Knowing what to do in the event of workplace bullying is all well and good, but how do you identify when it’s happening? The truth is that some victims of workplace bullying don’t even realise that it’s happening, even if they recognise that they’re not quite being treated right.
Workplace bullying can include, but is not limited to:

  • Being picked on, particularly if this is a regular occurrence.
  • Being humiliated in front of colleagues.
  • Being given too much work on a regular basis, so that it’s impossible to keep up and do things properly.
  • Being given impossible tasks that can’t be completed adequately.
  • Being given meaningless jobs, or constantly being given the unpleasant jobs that should be shared out more equally.
  • Being the victim of malicious gossip.
  • Being deliberately ‘kept in the dark’ about important information.
  • Being blamed for issues that have been caused by other people.
  • Being physically or verbally abused.
  • Being excluded or ignored.
  • Being treated unfairly.
  • Being threatened, including being threatened with the loss of a job.
  • Being denied training opportunities, or ignored when promotion opportunities are available.

What should an employee do if they’re being bullied?

The first step is to record experiences, keeping a diary of the bullying, along with any evidence such as emails and notes.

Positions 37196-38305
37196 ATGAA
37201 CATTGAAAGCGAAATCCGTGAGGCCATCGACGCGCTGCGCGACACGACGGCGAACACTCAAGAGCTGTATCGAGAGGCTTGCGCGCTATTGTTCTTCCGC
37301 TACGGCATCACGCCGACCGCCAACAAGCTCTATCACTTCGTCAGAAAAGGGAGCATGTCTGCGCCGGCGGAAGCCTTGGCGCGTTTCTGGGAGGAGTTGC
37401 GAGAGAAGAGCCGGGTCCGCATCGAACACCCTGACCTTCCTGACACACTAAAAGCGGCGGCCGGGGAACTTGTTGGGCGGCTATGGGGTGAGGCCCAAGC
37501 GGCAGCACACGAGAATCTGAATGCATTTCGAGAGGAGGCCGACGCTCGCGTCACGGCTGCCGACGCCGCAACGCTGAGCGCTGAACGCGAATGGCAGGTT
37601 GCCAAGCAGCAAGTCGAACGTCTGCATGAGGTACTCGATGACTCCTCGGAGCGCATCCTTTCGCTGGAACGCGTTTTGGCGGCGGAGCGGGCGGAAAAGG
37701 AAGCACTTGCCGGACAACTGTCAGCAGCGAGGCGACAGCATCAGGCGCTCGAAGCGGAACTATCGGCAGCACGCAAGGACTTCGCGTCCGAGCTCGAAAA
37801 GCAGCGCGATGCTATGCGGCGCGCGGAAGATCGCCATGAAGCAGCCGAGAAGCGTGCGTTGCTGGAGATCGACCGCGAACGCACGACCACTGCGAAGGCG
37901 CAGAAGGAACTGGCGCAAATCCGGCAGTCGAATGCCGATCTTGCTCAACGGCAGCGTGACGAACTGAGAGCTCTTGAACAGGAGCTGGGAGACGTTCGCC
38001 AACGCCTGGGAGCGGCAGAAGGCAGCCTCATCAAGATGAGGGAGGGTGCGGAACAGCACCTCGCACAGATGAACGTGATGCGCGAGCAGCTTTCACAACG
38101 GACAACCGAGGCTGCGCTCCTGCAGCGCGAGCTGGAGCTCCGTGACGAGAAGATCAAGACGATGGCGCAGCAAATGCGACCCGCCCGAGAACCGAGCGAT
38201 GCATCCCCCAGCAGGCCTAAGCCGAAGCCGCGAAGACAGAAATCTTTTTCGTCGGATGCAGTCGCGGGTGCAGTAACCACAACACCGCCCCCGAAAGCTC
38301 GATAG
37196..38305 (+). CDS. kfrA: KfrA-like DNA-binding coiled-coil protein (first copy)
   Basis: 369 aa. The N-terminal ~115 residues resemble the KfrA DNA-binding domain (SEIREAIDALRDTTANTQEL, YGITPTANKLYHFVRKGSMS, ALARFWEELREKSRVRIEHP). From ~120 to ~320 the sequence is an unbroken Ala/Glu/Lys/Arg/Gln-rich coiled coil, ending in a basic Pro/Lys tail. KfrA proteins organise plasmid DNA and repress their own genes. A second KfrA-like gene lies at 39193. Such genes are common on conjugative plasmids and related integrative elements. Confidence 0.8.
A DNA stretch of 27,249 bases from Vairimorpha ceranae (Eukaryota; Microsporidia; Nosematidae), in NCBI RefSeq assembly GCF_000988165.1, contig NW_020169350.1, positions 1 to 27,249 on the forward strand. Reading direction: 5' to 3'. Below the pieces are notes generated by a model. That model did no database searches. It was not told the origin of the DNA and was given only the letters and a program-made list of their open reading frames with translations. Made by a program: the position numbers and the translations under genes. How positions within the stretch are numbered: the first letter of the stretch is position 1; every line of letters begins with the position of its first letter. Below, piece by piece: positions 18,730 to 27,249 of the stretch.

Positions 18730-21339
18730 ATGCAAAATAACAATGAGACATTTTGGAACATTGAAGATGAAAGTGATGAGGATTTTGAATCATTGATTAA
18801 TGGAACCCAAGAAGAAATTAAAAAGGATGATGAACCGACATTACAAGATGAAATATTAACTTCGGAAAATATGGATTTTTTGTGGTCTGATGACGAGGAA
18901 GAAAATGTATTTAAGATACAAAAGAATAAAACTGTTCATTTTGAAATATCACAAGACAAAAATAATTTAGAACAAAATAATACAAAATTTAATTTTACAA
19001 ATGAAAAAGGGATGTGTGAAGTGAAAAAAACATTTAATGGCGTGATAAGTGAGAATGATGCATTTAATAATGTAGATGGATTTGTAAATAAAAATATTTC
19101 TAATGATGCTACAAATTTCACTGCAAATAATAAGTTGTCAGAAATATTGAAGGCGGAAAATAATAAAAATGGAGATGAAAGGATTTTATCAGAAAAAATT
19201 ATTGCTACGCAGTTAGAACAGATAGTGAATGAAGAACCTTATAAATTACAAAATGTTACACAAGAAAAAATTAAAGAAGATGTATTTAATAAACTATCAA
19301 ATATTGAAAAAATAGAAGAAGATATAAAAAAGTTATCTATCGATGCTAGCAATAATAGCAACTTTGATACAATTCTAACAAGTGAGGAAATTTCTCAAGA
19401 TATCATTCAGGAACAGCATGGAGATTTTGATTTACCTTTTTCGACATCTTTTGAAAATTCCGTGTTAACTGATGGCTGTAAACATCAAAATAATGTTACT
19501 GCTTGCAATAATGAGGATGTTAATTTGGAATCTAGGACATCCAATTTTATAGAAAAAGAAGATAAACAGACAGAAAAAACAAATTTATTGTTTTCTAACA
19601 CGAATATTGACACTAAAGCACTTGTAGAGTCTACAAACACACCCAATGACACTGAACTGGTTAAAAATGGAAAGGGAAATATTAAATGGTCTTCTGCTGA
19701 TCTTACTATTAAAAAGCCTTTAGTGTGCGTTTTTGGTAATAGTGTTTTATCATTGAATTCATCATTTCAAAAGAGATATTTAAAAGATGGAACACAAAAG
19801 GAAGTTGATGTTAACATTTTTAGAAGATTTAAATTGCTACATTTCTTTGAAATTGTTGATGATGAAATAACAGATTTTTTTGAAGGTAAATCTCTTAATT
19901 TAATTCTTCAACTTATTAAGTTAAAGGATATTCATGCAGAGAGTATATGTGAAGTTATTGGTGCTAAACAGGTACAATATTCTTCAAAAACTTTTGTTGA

A manager should be approached, or alternatively the HR department. If the employee doesn’t feel that they can talk comfortably to a manager, then their local CAB can provide more help and information.

Bullying policies are good to have at the ready, to see what the company promises to do if workplace bullying is actually taking place. These policies should be followed, and put into action as soon as possible. The workplace bullying policy should also include information about what steps to take, and who should be approached for support.

An employee might want to take an informal approach at first, alerting a manager to the issue and then speaking directly with the bully. This might be enough to stop the bullying, particularly if the bully wasn’t aware that they were causing any upset. A team manager, company manager or HR manager may be able to help with mediation if things can’t be resolved more casually.

If the informal approach doesn’t work, then a more formal complaint might be required. This may include following a formal complaints procedure or taking legal action.

When is bullying more than just bullying?

Workplace bullying isn’t against the law. Employees might take legal action if they feel that they’ve been bullied or mistreated and that their employer hasn’t done anything to help, but the actual act of bullying isn’t illegal. Harassment, however, is.

Bullying might be classed as harassment if it’s related to the victim’s age, sex, gender, marriage status, pregnancy, race, religion, sexual orientation or disability.

Employers are liable for any harassment suffered by their employees, so it’s in every employer’s best interests to keep bullying out of the workplace!